Trees, leaves, branches, continue endlessly, below the glassy surface of calm, undisturbed waters. I can’t tell what’s real and what is a reflection on the still water.
Time has stopped, all other humans cease to exist; it’s just me, nature, and all it’s lovely creatures.
I hear the distant howls of some animal unknown.
Every now and then, I hear a motor roar, reminding me that civilization isn’t far.
The lush green, set amongst an overcast sky, reflects upon the water so that it appears completely green as well.
I gently – slowly, quietly – move the paddle left, right, left, right, displacing the water ever so slightly, feeling as one with this natural paradise.
I emerge from the mangroves into a vast, open pool of water. I can see houses in the distance but I neither see nor hear people or boats. I continue to paddle toward an island that, in a kayak, seems infinitely far. I feel as though I’ll never reach this island for my paddles seem useless, almost as if I’m standing (kayaking) still. With my human ability for rational thought, I would think I wasn’t getting any closer. When will this end?
I’m moving quickly now. No quicker than before I’m sure, only now I have trees, houses, other boats to ponder, and to compare my speed to. Relative to these immobile things, I can tell I’m moving, and moving at a decent speed, too.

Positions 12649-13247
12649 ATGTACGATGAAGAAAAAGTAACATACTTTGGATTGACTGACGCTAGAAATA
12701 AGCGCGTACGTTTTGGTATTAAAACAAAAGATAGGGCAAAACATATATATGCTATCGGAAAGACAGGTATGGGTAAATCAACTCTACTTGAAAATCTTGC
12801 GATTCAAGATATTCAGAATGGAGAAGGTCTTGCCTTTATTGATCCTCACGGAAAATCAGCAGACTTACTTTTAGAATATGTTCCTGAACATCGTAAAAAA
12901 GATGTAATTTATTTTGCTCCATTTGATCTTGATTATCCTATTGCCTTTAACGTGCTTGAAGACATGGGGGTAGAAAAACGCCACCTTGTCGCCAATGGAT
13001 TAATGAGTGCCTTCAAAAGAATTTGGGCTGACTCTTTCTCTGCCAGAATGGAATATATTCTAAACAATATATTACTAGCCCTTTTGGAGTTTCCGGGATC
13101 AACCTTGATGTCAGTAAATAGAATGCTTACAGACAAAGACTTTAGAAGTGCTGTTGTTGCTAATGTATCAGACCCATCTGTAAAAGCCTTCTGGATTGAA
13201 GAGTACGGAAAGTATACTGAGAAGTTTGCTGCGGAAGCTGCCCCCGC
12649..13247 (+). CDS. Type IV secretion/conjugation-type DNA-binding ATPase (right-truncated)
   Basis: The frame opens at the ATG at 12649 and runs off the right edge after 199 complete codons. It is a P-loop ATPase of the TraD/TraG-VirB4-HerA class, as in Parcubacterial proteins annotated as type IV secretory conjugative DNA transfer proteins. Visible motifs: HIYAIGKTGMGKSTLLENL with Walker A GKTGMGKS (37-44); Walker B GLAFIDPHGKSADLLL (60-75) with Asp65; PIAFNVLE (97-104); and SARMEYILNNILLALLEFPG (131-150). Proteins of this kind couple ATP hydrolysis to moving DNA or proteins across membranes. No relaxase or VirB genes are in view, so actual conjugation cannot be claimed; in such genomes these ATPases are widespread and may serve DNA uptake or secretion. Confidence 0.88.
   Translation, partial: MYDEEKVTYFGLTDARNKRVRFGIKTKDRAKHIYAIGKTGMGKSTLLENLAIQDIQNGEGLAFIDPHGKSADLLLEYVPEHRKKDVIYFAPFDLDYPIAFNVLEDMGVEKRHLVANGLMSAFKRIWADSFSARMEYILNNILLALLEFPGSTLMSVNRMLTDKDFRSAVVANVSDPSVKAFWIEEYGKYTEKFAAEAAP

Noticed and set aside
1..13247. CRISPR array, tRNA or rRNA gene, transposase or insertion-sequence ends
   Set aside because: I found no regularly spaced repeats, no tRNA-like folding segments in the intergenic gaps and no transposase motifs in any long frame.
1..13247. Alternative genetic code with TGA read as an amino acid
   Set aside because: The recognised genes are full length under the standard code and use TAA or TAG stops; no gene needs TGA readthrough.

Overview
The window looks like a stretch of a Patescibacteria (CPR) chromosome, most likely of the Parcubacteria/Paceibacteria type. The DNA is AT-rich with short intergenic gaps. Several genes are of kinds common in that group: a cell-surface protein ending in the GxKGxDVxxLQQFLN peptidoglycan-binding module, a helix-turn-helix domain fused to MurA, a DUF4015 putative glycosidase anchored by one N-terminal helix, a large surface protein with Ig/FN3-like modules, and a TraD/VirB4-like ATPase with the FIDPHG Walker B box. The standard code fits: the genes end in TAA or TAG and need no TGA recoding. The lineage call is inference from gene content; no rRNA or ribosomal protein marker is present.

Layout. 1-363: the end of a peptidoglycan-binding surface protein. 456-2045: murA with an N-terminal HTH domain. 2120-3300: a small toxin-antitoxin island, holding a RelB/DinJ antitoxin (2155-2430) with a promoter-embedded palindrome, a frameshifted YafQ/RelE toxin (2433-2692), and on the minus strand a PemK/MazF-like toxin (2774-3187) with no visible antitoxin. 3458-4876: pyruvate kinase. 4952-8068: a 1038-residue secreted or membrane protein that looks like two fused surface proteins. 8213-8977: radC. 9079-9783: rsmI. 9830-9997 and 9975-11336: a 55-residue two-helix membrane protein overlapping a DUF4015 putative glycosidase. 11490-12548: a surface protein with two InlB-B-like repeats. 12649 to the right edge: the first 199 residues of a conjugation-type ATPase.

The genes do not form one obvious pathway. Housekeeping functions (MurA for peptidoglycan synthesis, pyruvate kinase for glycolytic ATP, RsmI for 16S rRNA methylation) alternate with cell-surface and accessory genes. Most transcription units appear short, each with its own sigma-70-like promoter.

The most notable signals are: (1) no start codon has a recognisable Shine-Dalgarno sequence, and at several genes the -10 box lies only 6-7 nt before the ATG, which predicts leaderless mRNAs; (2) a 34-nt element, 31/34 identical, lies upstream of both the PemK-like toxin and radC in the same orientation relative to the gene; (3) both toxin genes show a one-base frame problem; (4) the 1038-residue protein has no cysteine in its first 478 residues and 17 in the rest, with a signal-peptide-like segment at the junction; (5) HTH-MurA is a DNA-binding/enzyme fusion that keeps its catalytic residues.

I wonder how far away the hot springs are? Am I almost there? Are they still 20 minutes away? What if I don’t get there soon? I’ll miss my boat to Livingston. No, it must be close, I’ve been going for a while now. All of a sudden, I see a collection of boats, hear people talking and laughing. I follow the curve of the land, and just like that, I see what I’ve been waiting for.
I stop for a licuado and some coconut treat that’s too sweet and not very tasty. I’ve got 45 minutes to make it back before my boat leaves, so I drink my licuado, use the bathroom facilities, and get back on my way. The tiny little pool of water looks lovely, but I have no desire to get in.
With each passing minute, I move closer and closer to civilization, as evidence by the increasing number of boats, houses, and of course, people.
I watch one lady park her canoe at her dock. I glance over to the house to see a naked little girl walking outside. She squats down on the ground, beside the doorway to her house, and waves at me. As I begin to wave back, I notice a stream of liquid falling from her small body to the concrete ground below. I wonder if that’s their usual pee-spot: just outside their house doorway (just a doorway, no door). Then I wonder what they do for number two. The women makes her way to the house and greets the little naked girl with an empty bladder. Just another day in Guatemala.
I park my canoe at the hotel, grab a quick lunch, and board the boat to Livingston to leave this jungle paradise.